As organizations strive to enhance their digital capabilities and do more with less, the concept of citizen   development has become increasingly popular.

 Citizen developers typically work outside of the IT department and have access to a visual integrated   development   environment. This low-code/no-code environment utilizes drag-and-drop application   components, allowing people   with little to no software experience to build applications that meet   business needs.

 The business appeal of this setup is obvious – if done well, it allows individual business units to build tools   that solve  their own problems while freeing IT teams to focus on other tasks.


 Enter the security team. The developer fundamentally does not want to interact with security, because   traditionally   the experience has been, "Hey, as soon as security gets involved, it adds six to seven months of complexity to get   them up to speed with what a developer is doing." And the security team is trying to   have these conversations but   are often unfamiliar with a developer landscape and what they have the capability of doing.


 What may happen is the Infosec team blesses the platform or solution when it's launched, but the   developers, as   time goes on, have the ability to change the rules and access controls, third party hooks,   APIs, different apps that   they're using, and evolve the cybersecurity posture away from that initial proof   state with no interaction with   security until there is a major event.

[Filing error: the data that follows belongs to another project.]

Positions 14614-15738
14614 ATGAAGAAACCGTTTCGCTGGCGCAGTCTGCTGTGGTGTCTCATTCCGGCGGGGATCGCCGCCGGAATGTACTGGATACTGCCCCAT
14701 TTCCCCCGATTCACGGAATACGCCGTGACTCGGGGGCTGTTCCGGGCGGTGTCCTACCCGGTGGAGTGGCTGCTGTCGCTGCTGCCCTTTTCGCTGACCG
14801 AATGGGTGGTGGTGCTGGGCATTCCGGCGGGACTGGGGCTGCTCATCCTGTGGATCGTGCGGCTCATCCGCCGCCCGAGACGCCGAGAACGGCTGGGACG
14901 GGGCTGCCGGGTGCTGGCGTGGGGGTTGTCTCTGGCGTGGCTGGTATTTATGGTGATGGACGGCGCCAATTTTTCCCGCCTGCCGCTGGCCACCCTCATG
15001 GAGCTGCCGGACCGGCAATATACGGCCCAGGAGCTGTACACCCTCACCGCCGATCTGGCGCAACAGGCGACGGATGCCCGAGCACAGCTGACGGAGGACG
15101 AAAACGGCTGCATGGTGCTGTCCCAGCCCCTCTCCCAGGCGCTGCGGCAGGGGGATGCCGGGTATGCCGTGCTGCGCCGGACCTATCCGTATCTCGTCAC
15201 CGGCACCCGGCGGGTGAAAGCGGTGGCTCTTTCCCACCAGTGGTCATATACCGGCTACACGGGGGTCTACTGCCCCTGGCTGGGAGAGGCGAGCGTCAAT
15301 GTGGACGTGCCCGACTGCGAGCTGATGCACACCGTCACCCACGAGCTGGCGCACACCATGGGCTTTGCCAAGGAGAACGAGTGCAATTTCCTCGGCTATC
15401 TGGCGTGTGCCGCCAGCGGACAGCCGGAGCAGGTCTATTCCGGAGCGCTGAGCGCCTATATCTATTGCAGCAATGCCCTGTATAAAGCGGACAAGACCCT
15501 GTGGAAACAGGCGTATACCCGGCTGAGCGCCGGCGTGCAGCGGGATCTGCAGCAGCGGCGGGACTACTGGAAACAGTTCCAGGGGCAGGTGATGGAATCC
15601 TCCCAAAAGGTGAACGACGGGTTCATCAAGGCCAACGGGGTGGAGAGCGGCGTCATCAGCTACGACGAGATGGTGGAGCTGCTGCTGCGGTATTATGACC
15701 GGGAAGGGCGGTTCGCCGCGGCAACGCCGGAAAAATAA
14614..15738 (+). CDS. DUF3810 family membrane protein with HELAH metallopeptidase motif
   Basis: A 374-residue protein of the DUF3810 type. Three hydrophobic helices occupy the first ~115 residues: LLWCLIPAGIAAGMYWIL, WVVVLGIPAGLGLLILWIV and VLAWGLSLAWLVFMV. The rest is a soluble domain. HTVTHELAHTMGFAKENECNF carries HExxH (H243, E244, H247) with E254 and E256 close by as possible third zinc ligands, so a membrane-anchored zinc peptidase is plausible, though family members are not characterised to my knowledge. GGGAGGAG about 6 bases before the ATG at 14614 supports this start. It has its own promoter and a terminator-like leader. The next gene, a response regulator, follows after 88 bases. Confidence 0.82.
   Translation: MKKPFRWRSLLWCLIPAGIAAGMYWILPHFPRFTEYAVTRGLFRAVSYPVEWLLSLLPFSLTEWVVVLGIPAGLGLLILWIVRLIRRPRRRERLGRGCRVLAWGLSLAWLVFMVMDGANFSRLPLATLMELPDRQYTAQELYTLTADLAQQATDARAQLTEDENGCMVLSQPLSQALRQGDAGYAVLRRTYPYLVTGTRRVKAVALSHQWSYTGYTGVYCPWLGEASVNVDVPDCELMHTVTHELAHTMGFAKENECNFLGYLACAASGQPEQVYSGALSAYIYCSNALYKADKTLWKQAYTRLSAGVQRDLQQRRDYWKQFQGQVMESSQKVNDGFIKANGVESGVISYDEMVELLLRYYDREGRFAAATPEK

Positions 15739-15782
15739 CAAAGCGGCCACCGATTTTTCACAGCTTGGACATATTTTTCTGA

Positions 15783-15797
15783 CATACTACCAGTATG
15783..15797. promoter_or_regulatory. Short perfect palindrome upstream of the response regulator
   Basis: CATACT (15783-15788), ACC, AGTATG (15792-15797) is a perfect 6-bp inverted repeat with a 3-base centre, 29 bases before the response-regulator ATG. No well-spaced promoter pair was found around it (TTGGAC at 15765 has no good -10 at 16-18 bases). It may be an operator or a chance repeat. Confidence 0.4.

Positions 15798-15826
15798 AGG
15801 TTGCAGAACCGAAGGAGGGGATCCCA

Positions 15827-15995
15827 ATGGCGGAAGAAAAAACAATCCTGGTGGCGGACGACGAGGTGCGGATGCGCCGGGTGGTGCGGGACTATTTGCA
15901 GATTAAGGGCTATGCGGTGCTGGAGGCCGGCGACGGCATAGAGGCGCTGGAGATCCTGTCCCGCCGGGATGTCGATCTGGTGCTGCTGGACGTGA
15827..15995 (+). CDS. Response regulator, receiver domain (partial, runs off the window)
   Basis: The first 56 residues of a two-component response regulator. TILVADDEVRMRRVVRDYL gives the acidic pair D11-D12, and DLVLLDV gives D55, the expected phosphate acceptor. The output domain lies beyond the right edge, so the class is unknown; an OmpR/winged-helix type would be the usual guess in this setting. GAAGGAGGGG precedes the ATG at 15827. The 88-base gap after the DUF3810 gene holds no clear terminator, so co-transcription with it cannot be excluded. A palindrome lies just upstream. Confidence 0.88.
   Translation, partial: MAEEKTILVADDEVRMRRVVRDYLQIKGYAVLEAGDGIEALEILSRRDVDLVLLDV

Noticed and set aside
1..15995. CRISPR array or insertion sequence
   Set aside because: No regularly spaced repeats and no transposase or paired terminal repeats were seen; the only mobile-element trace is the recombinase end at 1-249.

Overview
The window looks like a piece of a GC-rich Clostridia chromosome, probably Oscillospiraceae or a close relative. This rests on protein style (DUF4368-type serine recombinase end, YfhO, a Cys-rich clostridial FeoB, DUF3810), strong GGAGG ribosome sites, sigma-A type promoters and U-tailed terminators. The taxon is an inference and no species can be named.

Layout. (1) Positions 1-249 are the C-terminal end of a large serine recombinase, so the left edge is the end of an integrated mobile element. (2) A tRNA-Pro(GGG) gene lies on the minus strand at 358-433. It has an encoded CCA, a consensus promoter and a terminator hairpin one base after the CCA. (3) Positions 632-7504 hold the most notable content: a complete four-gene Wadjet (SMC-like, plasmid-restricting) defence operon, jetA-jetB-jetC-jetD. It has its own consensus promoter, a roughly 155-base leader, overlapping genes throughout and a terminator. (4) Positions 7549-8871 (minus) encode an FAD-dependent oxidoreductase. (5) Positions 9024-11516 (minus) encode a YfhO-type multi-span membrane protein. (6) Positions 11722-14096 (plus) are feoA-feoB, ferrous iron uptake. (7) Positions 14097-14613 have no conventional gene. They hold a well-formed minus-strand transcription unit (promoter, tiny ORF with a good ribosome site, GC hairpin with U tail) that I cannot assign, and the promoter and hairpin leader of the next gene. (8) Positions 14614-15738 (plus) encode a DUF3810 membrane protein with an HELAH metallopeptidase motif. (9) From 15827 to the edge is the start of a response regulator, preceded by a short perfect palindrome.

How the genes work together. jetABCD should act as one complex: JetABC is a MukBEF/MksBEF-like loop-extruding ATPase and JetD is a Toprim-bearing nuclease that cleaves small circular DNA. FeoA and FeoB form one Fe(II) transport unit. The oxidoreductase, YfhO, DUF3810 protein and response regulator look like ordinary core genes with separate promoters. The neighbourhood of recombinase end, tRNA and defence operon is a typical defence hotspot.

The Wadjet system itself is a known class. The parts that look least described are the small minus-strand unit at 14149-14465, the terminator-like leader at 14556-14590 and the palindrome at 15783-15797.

The potential security risks from this approach could be huge. So huge, in fact, that Forrester is predicting   citizen   development will lead to a headline security breach in 2023.


 According to Forrester’s Developer Survey, 2022, 39% of developers say their firm currently uses low-   code to   empower developers outside of IT through a citizen developer strategy, and another 27% plan to   do so in the next   12 months. At the same time, early adopters of citizen development are just now   reaching significant scale, with   thousands of businesspeople creating new applications that wouldn’t   otherwise exist and continuously adapting   them. This means the surface area for potential security
 breaches is exploding, even when using mature low-code platforms. Remember, citizen developers are   amateurs   and unlikely trained on application security, secure coding, or data sensitivity. As such we   expect  a widely reported   security breach at a major enterprise before the year is out.


  And, many of these low-code applications are Git-based. This creates an additional level of concern, as   GitHub   users recently learned they had been exposed through a large security breach. On top of the   security concerns,   citizen developers are struggling with the requirements of the more technical solutions   including Git, Jenkins, and   Ansible.


 The threat is real, but there are solutions savvy teams can use to protect themselves. Flosum is purpose-   built for   citizen developers, and we're here to accelerate transformation and shift left with improved   cybersecurity posture.   We’re excited to explore this topic soon in an upcoming webinar. Join Flosum and   Forrester for a free, interactive   webinar on Dec. 1, 2022 where we’ll unpack the security risks of citizen
 development and offer some practical tips teams can implement to help mitigate those risks.

  Register now to save your spot.

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Faizan Ali
Salesforce Consultant at Turnitin